Cognitive decline:

Those who follow this diet have slower rates of cognitive decline, reduced conversion to Alzheimer’s disease, and improvements in cognitive function.


People who live in the Mediterranean region have long lifespans. There are many contributing factors, but the Mediterranean diet is a very significant factor. All of this makes sense, since a healthy diet will leave you less at risk for diseases and other physical ailments.  The Mayo Clinic reported that the diet is associated with a reduced risk of cardiovascular mortality as well as overall mortality.

3,3 Dimethyl-1-butanol:

DMB (3,3-Dimethyl-1-butanol) is a substance found in extra virgin olive oils which protects the heart and blood vessels but the DMB is not in all olive oils, most extra virgin olive oils from Italy have low levels of DMB but it is found in olive oil from Greece.


The difference between the grades of oil lies not just in the lower acidity, freshness and richer taste but in the number of chemicals released called polyphenols. High grade extra virgin oil, especially if cold extracted, has around 30 polyphenols that act as antioxidants, which reduce inflammation and also help reduce the effects of aging particularly on the heart and brain.

Until recently it was thought these antioxidant polyphenols acted directly on genes and blood vessels. But it turns out that they also work via our gut microbes that make up our microbiome. This is the community of trillions of diverse bacteria which live in our large intestine. They feed off the different polyphenols and produce other small chemicals (short chain fatty acids) that dampen down inflammation and help our immune system. The striking benefits of the Mediterranean diet and particularly extra virgin olive oil are that they are superb gut microbe fertilisers and improve gut health. It is believed that the consumption of extra virgin olive oil, high in phenolic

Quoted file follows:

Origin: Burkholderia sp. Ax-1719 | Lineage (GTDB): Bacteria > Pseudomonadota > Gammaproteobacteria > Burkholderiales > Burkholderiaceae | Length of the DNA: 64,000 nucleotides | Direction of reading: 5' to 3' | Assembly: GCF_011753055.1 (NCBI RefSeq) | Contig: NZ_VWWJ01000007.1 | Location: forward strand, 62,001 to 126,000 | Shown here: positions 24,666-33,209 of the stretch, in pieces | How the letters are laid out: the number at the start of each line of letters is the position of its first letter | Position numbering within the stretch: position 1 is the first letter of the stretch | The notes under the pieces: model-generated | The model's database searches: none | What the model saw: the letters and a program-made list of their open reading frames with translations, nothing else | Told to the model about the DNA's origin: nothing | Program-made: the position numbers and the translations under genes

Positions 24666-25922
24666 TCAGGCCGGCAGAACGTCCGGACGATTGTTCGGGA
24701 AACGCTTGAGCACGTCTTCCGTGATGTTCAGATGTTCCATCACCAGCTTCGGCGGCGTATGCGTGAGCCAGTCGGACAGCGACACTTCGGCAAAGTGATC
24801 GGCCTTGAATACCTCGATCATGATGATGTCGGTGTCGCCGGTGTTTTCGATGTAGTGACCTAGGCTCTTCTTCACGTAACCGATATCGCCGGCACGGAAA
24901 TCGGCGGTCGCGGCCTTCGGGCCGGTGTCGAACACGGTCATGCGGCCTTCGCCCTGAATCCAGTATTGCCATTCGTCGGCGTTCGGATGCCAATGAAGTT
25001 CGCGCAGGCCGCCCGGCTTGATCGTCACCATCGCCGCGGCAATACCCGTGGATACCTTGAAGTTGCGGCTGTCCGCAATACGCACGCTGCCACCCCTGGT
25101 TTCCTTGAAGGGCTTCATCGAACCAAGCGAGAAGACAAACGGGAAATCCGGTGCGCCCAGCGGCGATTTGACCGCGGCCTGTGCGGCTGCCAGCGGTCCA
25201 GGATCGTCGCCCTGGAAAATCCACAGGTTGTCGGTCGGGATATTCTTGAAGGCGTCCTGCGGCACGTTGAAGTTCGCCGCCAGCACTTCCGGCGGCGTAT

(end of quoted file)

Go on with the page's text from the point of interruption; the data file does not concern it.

How To Live The Mediterranean 'Diet'

Lou Wilson

Mediterranean Diet | Extra Virgin Olive Oil | Greek Salad

A traditional Mediterranean diet has it’s origins in the Mediterranean region. The Greek people have lived on this diet for thousands of years and have exhibited many health benefits as a result. Recent studies have shown eating a Mediterranean diet can reduce your risk of dementia, reverse symptoms of depression and anxiety, prevent heart attacks and promote a longer life generally. It can help ward off diabetes as well as bowel, breast and prostate cancers. 

It’s healthy and it’s also delicious, so it’s very easy adopt it long term and you don’t feel like you are ‘missing out’ by sticking to it. It consists of fruits (in moderation due to the high sugar component), vegetables, whole grains (containing the 3 parts of the grain-bran, endosperm and germ), legumes, nuts, bread, fish, and plenty of extra-virgin olive oil.

How to follow a Mediterranean Diet:

1. Use extra virgin olive oil as the primary source of fat (aim for around 40 mls /day)